A digression on the sufferings of the newspaper business. I think the firing of critics and of various other thoughtful journalists will be seen as one of the industry's major blunders. The greatest mistake has been the panicky preoccupation with all things Internet — the decision to give away "content" for free, the attempt to sound "bloggy," the urge to make writing interactive, the narrow-minded focus on counting hits. Several years ago I wrote in passing: "I never took economics, but it seems to me that a company that gives away its product for free is committing suicide." I received a flurry of e-mails saying that if I had taken economics I would have understood that in the brave new world before us paid circulation didn't matter and newspapers would recoup any losses with online advertising. As in other areas of postmodern finance, my lack of training in economics didn't necessarily hinder my understanding of the situation. I'm generally a fan of the wacky world wide web, but I don't believe that it will put traditional journalism out of business, any more than television replaced movies or recording replaced live performance. The false either/or of Internet vs. print should be put to rest. And publications should emphasize their strengths and not their weaknesses.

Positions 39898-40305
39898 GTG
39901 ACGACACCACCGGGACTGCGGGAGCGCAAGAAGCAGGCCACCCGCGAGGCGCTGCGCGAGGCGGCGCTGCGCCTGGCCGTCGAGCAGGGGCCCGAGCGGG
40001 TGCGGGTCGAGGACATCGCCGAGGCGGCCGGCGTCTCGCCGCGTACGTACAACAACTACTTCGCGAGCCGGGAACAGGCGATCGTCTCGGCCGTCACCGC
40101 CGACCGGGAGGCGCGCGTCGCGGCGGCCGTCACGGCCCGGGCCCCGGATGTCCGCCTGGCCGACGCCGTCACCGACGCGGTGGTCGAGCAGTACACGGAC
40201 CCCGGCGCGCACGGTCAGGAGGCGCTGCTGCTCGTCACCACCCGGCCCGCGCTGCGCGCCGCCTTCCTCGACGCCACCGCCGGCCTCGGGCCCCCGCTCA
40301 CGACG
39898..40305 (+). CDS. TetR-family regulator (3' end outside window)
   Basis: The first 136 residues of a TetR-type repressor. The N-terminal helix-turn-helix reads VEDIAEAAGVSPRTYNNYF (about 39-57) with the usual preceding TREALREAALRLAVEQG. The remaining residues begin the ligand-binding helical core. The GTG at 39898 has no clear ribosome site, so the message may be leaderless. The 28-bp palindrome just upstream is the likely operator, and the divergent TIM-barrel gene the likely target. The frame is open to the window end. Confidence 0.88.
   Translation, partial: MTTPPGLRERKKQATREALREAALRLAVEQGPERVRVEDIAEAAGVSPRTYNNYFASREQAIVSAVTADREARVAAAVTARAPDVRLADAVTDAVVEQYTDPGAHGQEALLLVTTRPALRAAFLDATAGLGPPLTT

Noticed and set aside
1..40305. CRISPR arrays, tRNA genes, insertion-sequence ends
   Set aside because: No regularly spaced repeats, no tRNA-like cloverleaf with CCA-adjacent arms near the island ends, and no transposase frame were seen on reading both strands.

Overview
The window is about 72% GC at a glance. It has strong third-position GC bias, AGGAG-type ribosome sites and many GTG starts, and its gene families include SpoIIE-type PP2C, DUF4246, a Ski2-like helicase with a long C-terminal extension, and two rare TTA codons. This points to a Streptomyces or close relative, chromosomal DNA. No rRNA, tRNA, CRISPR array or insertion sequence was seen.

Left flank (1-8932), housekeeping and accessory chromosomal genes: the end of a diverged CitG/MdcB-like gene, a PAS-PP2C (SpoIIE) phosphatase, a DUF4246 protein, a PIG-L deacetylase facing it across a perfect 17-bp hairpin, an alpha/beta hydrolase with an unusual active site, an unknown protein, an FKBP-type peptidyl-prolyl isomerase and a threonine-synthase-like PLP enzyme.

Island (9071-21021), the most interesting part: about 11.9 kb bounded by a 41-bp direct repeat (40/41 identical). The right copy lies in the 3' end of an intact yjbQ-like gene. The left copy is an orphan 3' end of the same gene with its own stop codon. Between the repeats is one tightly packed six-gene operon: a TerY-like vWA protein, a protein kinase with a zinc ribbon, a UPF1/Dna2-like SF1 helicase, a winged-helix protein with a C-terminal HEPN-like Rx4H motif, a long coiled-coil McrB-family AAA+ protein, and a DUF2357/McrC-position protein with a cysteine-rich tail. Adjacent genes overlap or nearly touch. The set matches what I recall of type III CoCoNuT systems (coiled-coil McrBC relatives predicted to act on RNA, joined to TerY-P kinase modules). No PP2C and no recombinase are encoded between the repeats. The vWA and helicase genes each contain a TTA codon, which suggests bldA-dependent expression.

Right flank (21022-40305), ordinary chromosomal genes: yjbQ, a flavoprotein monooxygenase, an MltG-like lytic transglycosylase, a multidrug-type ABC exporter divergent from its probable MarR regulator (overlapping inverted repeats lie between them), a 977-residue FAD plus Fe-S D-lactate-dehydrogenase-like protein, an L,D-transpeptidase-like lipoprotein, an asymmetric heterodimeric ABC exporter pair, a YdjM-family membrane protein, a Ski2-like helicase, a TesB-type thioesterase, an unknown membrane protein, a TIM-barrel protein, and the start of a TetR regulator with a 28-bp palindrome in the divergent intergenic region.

Readers may recall that in 2007 I got into a bit of a public tiff with Hank Klibanoff, then the managing editor of the Atlanta Journal-Constitution, who vigorously protested my and others' contention that the AJC was gutting its arts coverage. Well, Klibanoff stepped down in 2008, and in April of this year the AJC let go of most of its critics. Several of them have banded together to start a new site, artscriticATL.com. Here is the founding statement: "With this new blog, former staff writers from The Atlanta Journal-Constitution have come together to offer opinion, news and ideas about our growing local scene. The editors are Pierre Ruhe, the former AJC classical music critic, and Catherine Fox, former AJC visual arts critic. We'll also recruit some of the sharpest writers around. In addition to art and music, artscriticATL.com will cover theater, dance and more. We believe that thoughtful criticism is a key component of a vibrant arts community, not only as an important link between art and its audience but also as a platform for debate and dialogue." Can the site pick up the functions that the AJC has set aside? Can it become a fully functional, salary-paying, ad-selling publication? The national arts community will be following its progress with intense interest. I think they're off to a strong start.
Last Friday night, as part of the Muslim Voices Festival, the Persian classical singer Parissa gave ethereally powerful performances of mystical poems of Rumi, with accompaniment by the composer and tar player Iman Vaziri and the tombak player Dara Afraz. Among the lines she sang were these: "How should I know how it all happened / Since how is drowned in the Howless?" The somber major-key melody with which she closed, a majestic slow march, rang in my ears all weekend.